Those With Potential

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London Perrantes Proves Again Why He’s Mr. Indispensable

Posted by Lathan Wells on December 7th, 2014

It’s easy to look at the team Tony Bennett has put together at Virginia and say that his players are interchangeable. After all, his defense-first philosophy and the offensive identity of continually working for the best available shot don’t seem individual-specific. One could point to the program’s rise and success under Bennett as further evidence of that theory, as Virginia looks every bit as good in starting 9-0 this season as last year’s ACC champion, despite some key personnel losses. Even when the Cavaliers were down two starters (including the team’s leading scorer, Justin Anderson) in a tough road game against Maryland on Wednesday night, Virginia still ran away to a 76-65 win.

London Perrantes proved once again why Virginia can't succeed without him (USAToday Sports)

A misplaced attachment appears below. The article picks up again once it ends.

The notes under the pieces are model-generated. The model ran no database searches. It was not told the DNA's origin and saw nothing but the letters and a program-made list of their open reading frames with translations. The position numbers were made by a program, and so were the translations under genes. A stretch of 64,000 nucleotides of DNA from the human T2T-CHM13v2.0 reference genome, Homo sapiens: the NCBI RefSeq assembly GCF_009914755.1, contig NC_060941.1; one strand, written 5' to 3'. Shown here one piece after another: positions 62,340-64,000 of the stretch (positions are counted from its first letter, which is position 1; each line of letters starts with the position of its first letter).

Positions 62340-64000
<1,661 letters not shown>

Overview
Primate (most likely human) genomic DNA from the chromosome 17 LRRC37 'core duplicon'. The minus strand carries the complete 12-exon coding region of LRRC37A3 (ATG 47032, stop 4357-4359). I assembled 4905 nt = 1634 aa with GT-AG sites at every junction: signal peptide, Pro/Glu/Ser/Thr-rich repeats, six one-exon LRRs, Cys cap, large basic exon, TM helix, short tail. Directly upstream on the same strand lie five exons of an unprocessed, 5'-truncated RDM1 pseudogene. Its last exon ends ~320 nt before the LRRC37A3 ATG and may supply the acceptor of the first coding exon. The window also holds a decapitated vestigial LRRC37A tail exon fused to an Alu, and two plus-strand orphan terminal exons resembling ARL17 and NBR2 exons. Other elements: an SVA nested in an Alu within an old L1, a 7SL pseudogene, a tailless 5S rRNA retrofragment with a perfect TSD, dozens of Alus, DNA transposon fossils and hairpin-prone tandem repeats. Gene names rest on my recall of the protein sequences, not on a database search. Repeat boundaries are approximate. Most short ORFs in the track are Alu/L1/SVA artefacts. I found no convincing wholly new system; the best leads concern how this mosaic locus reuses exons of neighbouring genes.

London Perrantes proved once again why Virginia can’t succeed without him (USAToday Sports)

But the truth is that Virginia does have an indispensable player: London Perrantes. The sophomore point guard is the heady, sure-handed player that makes this team capable of playing a variety of styles and still have a chance to beat anyone. That was obvious in the Cavaliers’ emphatic 74-57 defeat of rival VCU in Richmond on Saturday. The Rams once again employed their HAVOC defense, and any team facing their relentless full-court gauntlet needs an efficient, smart ball-handler to navigate through it. On Saturday, Perrantes deftly kept the ball moving and expertly broke through the press time and time again, often leading to dunks or fouls in transition as a result.